At the same time, automatic teller machines (ATMs) appear, confounding the elderly populace, and freeing the banks to fire chunks of their salary-and-benefits gobbling workforce. ATMs don’t need raises or mental health days or cup-a-soups in the kitchen. ATMs don’t take maternity leave or smoke breaks or office supplies. ATMs make the customer do the work of processing their own transactions. ATMs are a frickin’ goldmine to the banks.

However, as a computer geek, I recognize that setting up and maintaining the ATM infrastructure is expensive. But so are thousands of employees. Which do you suspect costs less? On that basis alone, banks should never, ever dare to charge users for accessing their funds using an ATM. They should be dispensing sandwiches with your statements. Imagine a little arrow pointing to “Ham & Cheese,” and another to “Egg Salad on Rye.” Charging customers to enjoy a service that is already saving the banks millions annually is repugnant, but folks, it’s right around the corner. Already, CIBC/Amicus-branded “convenience” bank machines, charging a $1.50 fee on top of your regular banking fees, are replacing normal, free-of-charge ATMs at your local 7-Eleven (like mine at Broadway and Oak).

So let’s recap: instead of having many tellers servicing your account for free, you are either doing the work yourself, or paying one of a dwindling number of tellers for doing a job that the bank should see as the cost of doing business. I’m not sure what their excuse is, since I recall record-breaking, multi-billion dollar net profits for the big Canadian banks over the last few years.

Now let’s look at my fees at my Credit Union. I pay $4.95 per month for a SuperMember account, which includes:

  • unlimited Interac (direct payment, or debit charges)
  • unlimited electronic fund transfers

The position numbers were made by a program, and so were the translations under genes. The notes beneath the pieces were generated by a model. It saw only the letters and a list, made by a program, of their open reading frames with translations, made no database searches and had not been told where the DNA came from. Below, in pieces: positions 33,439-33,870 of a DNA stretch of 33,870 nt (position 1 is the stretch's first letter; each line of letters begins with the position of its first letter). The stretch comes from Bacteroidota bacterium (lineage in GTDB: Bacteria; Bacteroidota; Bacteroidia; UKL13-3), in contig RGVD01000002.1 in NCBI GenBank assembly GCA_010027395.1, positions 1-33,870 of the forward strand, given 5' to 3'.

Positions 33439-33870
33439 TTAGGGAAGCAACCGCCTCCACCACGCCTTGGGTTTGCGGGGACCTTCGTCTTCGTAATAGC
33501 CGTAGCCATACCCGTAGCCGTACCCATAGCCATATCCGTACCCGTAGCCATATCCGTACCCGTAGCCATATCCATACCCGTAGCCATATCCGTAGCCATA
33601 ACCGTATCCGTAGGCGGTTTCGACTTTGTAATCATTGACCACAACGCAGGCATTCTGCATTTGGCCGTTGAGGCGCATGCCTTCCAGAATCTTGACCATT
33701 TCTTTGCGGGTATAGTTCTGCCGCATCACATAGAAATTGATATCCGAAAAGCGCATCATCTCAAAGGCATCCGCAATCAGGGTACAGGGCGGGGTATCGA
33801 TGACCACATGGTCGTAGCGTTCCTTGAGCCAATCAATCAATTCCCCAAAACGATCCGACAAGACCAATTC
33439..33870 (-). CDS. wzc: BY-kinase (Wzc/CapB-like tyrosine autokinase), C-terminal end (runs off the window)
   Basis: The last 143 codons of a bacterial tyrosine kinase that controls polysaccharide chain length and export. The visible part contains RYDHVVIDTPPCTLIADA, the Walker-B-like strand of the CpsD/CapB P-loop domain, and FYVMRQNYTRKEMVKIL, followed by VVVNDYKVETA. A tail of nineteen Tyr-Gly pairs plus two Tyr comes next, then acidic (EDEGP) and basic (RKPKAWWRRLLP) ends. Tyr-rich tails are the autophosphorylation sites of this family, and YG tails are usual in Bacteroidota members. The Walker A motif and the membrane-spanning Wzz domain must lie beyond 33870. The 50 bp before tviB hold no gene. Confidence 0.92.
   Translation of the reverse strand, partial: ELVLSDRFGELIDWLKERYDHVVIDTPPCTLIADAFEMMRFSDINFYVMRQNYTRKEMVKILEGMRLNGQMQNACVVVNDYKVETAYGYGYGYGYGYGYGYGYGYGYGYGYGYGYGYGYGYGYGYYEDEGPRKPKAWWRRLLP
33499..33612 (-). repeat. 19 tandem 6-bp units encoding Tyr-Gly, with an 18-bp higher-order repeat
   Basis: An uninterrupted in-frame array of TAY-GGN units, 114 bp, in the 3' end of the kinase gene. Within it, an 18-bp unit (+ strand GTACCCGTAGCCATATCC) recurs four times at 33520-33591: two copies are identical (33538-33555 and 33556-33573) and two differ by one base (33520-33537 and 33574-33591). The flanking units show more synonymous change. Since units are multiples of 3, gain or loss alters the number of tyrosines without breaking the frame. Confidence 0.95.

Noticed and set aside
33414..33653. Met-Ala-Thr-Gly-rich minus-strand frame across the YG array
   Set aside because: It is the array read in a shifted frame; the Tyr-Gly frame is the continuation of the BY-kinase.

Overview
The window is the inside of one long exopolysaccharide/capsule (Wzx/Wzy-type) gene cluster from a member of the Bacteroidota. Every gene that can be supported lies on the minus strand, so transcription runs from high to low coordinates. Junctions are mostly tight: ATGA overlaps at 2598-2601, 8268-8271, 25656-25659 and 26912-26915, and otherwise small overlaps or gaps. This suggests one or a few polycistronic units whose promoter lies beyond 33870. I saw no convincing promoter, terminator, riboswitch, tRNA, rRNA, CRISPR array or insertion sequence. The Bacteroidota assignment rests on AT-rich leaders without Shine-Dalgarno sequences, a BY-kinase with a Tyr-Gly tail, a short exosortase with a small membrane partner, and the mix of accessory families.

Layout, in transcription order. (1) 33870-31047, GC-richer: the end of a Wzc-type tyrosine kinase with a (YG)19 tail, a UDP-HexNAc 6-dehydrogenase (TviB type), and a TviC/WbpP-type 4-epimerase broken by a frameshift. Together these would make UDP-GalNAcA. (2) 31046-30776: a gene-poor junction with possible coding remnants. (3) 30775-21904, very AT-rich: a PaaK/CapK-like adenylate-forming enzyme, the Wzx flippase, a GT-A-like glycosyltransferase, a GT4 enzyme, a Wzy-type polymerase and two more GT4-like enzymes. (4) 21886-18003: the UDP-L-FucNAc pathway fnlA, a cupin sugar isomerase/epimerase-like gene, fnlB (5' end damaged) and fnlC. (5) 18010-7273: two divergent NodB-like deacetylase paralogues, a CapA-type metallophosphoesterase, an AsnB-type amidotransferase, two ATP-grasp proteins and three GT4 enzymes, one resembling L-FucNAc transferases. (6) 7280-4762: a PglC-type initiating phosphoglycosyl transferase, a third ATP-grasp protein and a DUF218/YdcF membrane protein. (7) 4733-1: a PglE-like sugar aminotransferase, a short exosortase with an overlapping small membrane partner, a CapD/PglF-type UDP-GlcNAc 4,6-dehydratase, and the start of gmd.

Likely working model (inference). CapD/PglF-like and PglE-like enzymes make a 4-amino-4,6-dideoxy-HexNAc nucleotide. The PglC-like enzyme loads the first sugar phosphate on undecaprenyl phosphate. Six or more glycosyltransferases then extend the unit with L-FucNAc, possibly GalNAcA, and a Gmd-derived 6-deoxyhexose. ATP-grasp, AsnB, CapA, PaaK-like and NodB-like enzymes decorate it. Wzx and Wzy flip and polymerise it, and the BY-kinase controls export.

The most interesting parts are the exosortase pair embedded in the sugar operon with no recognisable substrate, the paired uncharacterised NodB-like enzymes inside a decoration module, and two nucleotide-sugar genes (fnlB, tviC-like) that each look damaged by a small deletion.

• free cheque stop payments
  • free money orders and certified cheques
  • 100 personalized cheques per year
  • free bill payment, at the branch, in person, with a teller, no less!
  • phone and internet banking
  • five free ATM withdrawals at any bank’s ATM machines
  • and a whole schwack more.

Those ATM withdrawals are worth $6.00 alone, so if you use them, you’re already saving money. Personally, I just use my debit card everywhere and rarely have cash on hand. It’s like having a free-of-charge teller in my pocket. I’m hoping it’s the cute blonde who worked there when I was in university.

Go compare this to whatever your banking charges are. Go on, I dare you. But maybe you don’t care about service charges. Maybe you’re more interested in…

Financial Advisor/Investment Services

Believe it or not, most Credit Unions have someone on staff, or directly affiliated with the branch, who will act as your financial advisor free of charge. Yes, free. Financial planners make a truck load of dough from your investments anyhow, so charging for the service would just be insulting. Credit Unions realize this. Also, since Credit Unions don’t have their own mutual funds, there is no concern of bias in the advice you receive. There is no Richmond Savings Credit Union Global Telecommunications Venture Fund, and no one will pressure you to buy it.